Polar Equations and the "n-leaf rose"

by

Stacy Musgrave

Let's warm up by looking at polar equations of the form . We first look at some examples.

Let's fix k and change b:

So it appears that letting theta range from 0 to 2pi, we get circles of radius b.

What happens if we make b negative? As one might expect based on the definition of parametric equations, changing the radius to it's negative will alter the circle. In this scenario, it appears like a reflection across the y-axis in the xy-plane. In reality, what's happening is that the original polar coordinate (theta, r) is being transformed to (theta, -r), which corresponds to a reflection through the origin of the original point. Reflecting the original three circles through the origin gives us the three new circles drawn with the same orientation. (If we were to trace the drawing of the original circles, we start at the the polar coordinate (0,b) and trace counterclockwise until we make full circle. So the picture we get after multiplying by -1 starts with polar coordinates (0, -b) and still goes counterclockwise until it makes a full circle.)

In either case, my main observation is that r can only be as large as the absolute value of b. So our picture will not venture beyond the scope of the circle centered at the origin with radius b.

Let's see if this holds even when we change the value of k. Again, we start by looking at examples, letting k take on various values:

For k = 2:

So we see even after changing the k value, the graph never reaches beyond the circle centered at the origin of radius b. However, we note an interesting change in the shape of our graph. Rather than forming a circle, we get a 4-leaf flower.

Check out k = 3:

Again, the original claim seems to hold, as the images drawn are all contained in their respective circles of radius b centered at the origin. But again, an interesting development thanks to changing k to 3 is that we get a 3-leaf flower.

Claim: For a polar equation of the form , the graph will be contained entirely in the circle centered at the origin with radius b.

Proof: The proof is actually quite obvious. The k inside the parenthesis does not affect the range of the cosine function, which ranges between -1 and 1. So multiplying by b gives the range for r between -b and b. Since a negative r value corresponds to a vector of length b, the graph of our function will always lie inside (or on) the circle x2 + y2 = b2.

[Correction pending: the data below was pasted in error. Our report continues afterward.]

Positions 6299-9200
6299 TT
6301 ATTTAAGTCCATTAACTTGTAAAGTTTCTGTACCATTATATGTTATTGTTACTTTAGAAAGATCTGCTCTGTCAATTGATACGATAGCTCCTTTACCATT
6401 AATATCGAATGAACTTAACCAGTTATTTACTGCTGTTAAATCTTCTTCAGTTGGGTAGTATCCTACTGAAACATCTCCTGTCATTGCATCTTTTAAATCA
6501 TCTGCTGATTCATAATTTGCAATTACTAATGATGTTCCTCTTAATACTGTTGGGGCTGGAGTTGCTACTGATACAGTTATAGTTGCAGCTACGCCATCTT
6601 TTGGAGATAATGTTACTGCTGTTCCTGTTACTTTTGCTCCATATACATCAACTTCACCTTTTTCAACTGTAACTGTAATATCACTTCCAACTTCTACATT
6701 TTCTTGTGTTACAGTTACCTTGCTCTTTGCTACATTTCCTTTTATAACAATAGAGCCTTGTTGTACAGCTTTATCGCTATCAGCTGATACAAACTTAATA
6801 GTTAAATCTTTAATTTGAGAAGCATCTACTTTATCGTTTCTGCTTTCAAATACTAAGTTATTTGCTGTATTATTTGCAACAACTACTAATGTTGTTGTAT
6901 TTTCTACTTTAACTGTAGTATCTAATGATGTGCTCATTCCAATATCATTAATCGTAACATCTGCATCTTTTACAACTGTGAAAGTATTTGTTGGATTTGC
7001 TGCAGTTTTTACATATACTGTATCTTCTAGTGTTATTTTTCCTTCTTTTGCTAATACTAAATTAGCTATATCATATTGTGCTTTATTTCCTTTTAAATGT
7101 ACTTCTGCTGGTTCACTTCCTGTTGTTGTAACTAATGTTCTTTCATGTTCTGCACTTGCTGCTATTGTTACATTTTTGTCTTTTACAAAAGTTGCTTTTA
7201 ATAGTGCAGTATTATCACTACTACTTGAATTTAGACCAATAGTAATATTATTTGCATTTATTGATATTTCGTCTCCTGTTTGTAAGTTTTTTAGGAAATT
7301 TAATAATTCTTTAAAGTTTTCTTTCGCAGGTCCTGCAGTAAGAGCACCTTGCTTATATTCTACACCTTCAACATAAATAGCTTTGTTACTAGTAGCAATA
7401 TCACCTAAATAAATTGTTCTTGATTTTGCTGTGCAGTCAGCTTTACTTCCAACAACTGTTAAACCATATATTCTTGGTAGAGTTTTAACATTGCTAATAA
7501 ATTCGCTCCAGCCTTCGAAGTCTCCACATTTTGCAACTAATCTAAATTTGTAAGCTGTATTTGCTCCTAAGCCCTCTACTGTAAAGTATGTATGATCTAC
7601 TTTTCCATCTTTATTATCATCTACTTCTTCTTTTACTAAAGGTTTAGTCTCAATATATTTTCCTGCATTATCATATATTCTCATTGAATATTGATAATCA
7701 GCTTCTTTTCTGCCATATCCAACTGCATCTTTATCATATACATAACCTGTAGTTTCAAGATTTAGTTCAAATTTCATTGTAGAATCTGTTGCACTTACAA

Point of Exploration: The last graph peaked my interest. If k= 2 led to a 4-leaf flower, should it not seem like a reasonable guess that k=3 would lead to a 6-leaf flower? Is it always true that for k even, we get a 2k-leaf flower and for n odd, we get a k-leaf flower?

Checking out some more graphs, letting b = 1 for convenience, we observe the following:

For even k values, we do in fact see 2k leaves for each flower.
For odd k values, we only see k leaves for each flower.

It seems that my original conjecture is correct. For even values of k, we get 2k-leaf flowers and for odd values of k, we get k-leaf flowers. So now we ask ourselves the most natural question: Why does this happen?

It may be instructive to take an odd graph step by step: For cos(3*theta), we draw it in sections for varying values of theta

 Theta between 0 and pi/2 Theta between pi/2 and pi Theta between pi and 3pi/2 Theta between 3pi/2 and 2pi

So we see that when we piece these together, the first two already create the shape we end up with and the second two just overlap the original.

This is not the case for k=4, for example, where for each pi/2 interval, we obtain a two halves for two distinct leaves. So four intervals gives 2*4 = 8 distinct leaves.

 Theta between 0 and pi/2 Theta between pi/2 and pi Theta between pi and 3pi/2 Theta between 3pi/2 and 2pi

So we've managed to use the technology to see how the graphs are built. Now one could challenge their student to explore why it actually holds in general. One could continue the exploration by changing the trigonometric function from cosine to sine and observe that the graphs are simply a rotation of what we've got here. This is a really nice visual different from the typical demonstration showing that the cosine curve is horizontal shift of the sine curve observing that when we change the trig function, our picture is a rotation of the original. Here are some pictures to demonstrate: